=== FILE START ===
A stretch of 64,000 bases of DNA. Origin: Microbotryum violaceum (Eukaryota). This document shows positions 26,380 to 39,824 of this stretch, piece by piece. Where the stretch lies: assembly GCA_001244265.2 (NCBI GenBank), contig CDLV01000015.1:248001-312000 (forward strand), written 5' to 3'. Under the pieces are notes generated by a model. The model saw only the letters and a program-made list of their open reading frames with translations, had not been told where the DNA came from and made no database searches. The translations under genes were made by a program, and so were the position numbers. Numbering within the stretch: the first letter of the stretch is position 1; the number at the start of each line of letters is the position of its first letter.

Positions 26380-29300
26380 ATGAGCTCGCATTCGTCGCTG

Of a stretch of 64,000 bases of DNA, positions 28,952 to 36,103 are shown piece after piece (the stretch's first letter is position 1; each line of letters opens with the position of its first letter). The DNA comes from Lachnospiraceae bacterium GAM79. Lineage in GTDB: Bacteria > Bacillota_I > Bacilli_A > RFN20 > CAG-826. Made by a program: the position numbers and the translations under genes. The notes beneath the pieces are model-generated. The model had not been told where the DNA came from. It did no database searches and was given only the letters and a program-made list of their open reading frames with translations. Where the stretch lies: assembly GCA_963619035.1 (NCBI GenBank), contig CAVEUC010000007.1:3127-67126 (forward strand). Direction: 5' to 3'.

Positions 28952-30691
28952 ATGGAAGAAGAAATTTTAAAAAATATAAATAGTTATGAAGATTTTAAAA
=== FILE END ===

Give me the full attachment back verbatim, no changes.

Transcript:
A stretch of 64,000 bases of DNA. Origin: Microbotryum violaceum (Eukaryota). This document shows positions 26,380 to 39,824 of this stretch, piece by piece. Where the stretch lies: assembly GCA_001244265.2 (NCBI GenBank), contig CDLV01000015.1:248001-312000 (forward strand), written 5' to 3'. Under the pieces are notes generated by a model. The model saw only the letters and a program-made list of their open reading frames with translations, had not been told where the DNA came from and made no database searches. The translations under genes were made by a program, and so were the position numbers. Numbering within the stretch: the first letter of the stretch is position 1; the number at the start of each line of letters is the position of its first letter.

Positions 26380-29300
26380 ATGAGCTCGCATTCGTCGCTG

Of a stretch of 64,000 bases of DNA, positions 28,952 to 36,103 are shown piece after piece (the stretch's first letter is position 1; each line of letters opens with the position of its first letter). The DNA comes from Lachnospiraceae bacterium GAM79. Lineage in GTDB: Bacteria > Bacillota_I > Bacilli_A > RFN20 > CAG-826. Made by a program: the position numbers and the translations under genes. The notes beneath the pieces are model-generated. The model had not been told where the DNA came from. It did no database searches and was given only the letters and a program-made list of their open reading frames with translations. Where the stretch lies: assembly GCA_963619035.1 (NCBI GenBank), contig CAVEUC010000007.1:3127-67126 (forward strand). Direction: 5' to 3'.

Positions 28952-30691
28952 ATGGAAGAAGAAATTTTAAAAAATATAAATAGTTATGAAGATTTTAAAA